Strass is looking for artists
Updated: May 2, 2019
Huntington Arts and Entrepreneurial Center in the downtown being renovated, Arts Center director Strass recruiting artist.
Hat tip City of Huntington***
April 30th 2019***
Just as summer is fading, the artistic side of the Huntington community will be coming into bloom with the opening of the Huntington Arts and Entrepreneurial Center in the downtown UB Block now being renovated.
The center will be home to classes for fledgling artists along with studio and gallery space for practicing artists, explains Katy Strass, who stepped in as Arts Center director in March. The downtown area near the Arts Center will be brightened by murals, with the Hayes Lemmerz Skate Park at Yeoman Park also benefiting from the artists' brushes.
The Arts Center is a joint project of Pathfinder Services, the City of Huntington, and the AP Development Group, the Indianapolis-based real estate development company that is overseeing the rehabilitation of the UB Block on Franklin Street across from the Huntington County Courthouse. While there's no firm opening date, Strass says the plan is to have everything — including the 37 market rate apartments — ready for a grand opening toward the end of summer, probably around August.
Meanwhile, Strass is working to recruit artists to paint the murals, with the first project likely to get underway at the skate park.
“We wanted to paint the ramps, give it a splash of color,” she says. “We'd like to get people who skate to get involved with that.”
The public art at the skate park will be designed with the safety of the skaters in mind, and volunteers are welcome to suggest designs.
Strass is still working to secure permission from building owners for murals to be painted along what will be known as Arts Alley, the north-south alley between North Jefferson and Warren streets leading from Rotary Park to the Arts Center.
“We hope to get these projects finished before the center opens,” Strass says.
The vision includes one large mural that will be commissioned from an experienced muralist, with the possibility of using volunteers to assist the muralist. The location of the large mural has yet to be decided. There will also be smaller murals, “faux crosswalks,” and possibly windows to decorate with art.
Strass is looking for artists — preferably local, but out-of-area artists are also welcome — to do those projects this summer. While there is no specific theme for the outdoor art, all pieces must be approved by the building owner and the arts committee.
The Arts Alley was designed to serve as a catalyst for the entire community arts project. The project itself is the vision of a community group that met during the summer of 2018 to formulate the Community Arts Plan for the City of Huntington, and that plan has been incorporated into the city's recently updated Comprehensive Plan.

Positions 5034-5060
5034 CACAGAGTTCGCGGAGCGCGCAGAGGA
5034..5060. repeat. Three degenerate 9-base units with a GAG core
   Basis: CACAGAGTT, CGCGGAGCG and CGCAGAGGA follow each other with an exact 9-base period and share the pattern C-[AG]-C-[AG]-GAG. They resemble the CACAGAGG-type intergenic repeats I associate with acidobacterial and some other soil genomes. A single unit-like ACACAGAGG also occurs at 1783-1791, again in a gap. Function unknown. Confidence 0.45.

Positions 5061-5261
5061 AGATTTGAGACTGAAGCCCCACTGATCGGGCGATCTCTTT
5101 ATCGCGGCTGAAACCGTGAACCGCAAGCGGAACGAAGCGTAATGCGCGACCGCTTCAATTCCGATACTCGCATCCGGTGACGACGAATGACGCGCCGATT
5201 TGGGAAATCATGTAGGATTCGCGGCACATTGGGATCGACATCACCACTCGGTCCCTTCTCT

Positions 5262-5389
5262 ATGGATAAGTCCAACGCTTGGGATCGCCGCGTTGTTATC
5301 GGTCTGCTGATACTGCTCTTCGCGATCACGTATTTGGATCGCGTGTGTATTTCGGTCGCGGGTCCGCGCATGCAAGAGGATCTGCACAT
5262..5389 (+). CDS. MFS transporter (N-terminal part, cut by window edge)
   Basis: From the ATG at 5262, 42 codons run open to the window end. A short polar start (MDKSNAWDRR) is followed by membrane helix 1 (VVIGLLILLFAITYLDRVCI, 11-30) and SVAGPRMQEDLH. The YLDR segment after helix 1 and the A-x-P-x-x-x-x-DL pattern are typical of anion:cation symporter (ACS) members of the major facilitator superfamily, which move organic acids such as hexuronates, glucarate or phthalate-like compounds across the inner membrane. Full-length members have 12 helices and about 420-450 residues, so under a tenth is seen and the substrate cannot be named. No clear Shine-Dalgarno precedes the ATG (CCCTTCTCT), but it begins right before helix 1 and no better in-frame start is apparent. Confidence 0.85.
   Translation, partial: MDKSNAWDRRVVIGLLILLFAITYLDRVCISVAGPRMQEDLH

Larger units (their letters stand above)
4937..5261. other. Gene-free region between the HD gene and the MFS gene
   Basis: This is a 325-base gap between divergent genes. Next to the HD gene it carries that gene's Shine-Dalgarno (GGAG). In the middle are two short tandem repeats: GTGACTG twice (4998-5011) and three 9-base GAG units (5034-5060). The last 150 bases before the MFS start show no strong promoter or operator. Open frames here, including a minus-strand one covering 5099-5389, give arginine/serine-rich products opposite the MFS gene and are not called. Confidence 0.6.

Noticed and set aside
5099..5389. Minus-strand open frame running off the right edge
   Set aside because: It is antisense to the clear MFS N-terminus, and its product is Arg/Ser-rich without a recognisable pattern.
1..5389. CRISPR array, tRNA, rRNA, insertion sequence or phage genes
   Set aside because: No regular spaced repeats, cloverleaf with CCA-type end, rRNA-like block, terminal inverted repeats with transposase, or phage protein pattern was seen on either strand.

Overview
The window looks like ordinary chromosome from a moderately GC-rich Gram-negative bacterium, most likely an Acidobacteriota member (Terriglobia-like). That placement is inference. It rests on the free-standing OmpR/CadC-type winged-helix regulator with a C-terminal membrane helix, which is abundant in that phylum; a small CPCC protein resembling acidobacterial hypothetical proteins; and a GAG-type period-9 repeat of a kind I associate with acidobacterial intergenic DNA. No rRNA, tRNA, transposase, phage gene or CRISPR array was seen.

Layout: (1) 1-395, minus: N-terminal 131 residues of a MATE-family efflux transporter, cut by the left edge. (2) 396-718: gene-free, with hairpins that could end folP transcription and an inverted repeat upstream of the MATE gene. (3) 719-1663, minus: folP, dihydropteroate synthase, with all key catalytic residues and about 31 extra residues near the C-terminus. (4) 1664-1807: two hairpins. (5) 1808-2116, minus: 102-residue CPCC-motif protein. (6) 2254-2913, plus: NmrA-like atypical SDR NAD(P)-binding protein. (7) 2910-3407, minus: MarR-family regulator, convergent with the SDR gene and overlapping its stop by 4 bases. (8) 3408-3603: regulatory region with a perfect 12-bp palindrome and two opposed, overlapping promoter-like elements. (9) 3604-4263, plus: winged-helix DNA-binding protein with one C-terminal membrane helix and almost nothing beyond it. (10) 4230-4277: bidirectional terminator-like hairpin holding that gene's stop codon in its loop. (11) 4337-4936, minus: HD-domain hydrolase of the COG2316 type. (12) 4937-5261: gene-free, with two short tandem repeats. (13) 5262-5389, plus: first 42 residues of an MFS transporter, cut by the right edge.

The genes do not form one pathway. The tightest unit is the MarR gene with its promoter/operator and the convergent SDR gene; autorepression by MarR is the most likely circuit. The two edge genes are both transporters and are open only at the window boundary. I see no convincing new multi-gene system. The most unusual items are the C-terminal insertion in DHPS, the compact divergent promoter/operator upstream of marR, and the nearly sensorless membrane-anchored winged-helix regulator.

When the Arts Center opens later this year, it will feature a commercial kitchen for a culinary arts program, a pottery wheel and kiln for workshops and individual use, and workshops in creative writing and digital photography. The fee-based workshops will be open to the public and could be one-time events or series of classes.
“I do want to emphasize that it is for everyone, all ages, all skill levels, all abilities,” Strass says. “This is a community thing.”
Summer and after school art camps will be offered for students.
Gallery and exhibit space will allow local artists to display and sell their work. Local artists will also be able to rent private studios.
An apartment and private studio space will be provided for an artist in residence, who will be selected through a competitive process. The artist in residence will provide workshops at the Arts Center and possibly in local schools.
The Arts Center will have space on the first two floors of the UB Block.
The $8.5 million rehabilitation of the UB Block began in the spring of 2018. The block is made up of three buildings, two that originally belonged to a fraternal organization known as the Independent Order of Odd Fellows and the third serving as home to the United Brethren Church's publishing business.
The first IOOF building was constructed in 1889, and the other two buildings followed in 1915. UB Publishing eventually grew into all three buildings but ceased operations in 1981. The buildings deteriorated and, by 2013, were targeted for demolition.
A community campaign to save the building was successful, and local, state and federal dollars were secured to help fund the project.
To get involved with the project at Hayes Lemmerz Skate Park or the Arts Alley murals, call Strass at 800-833-1671, extension 3124, or Andrew Rensberger at firstname.lastname@example.org or 356-1400, extension 2003.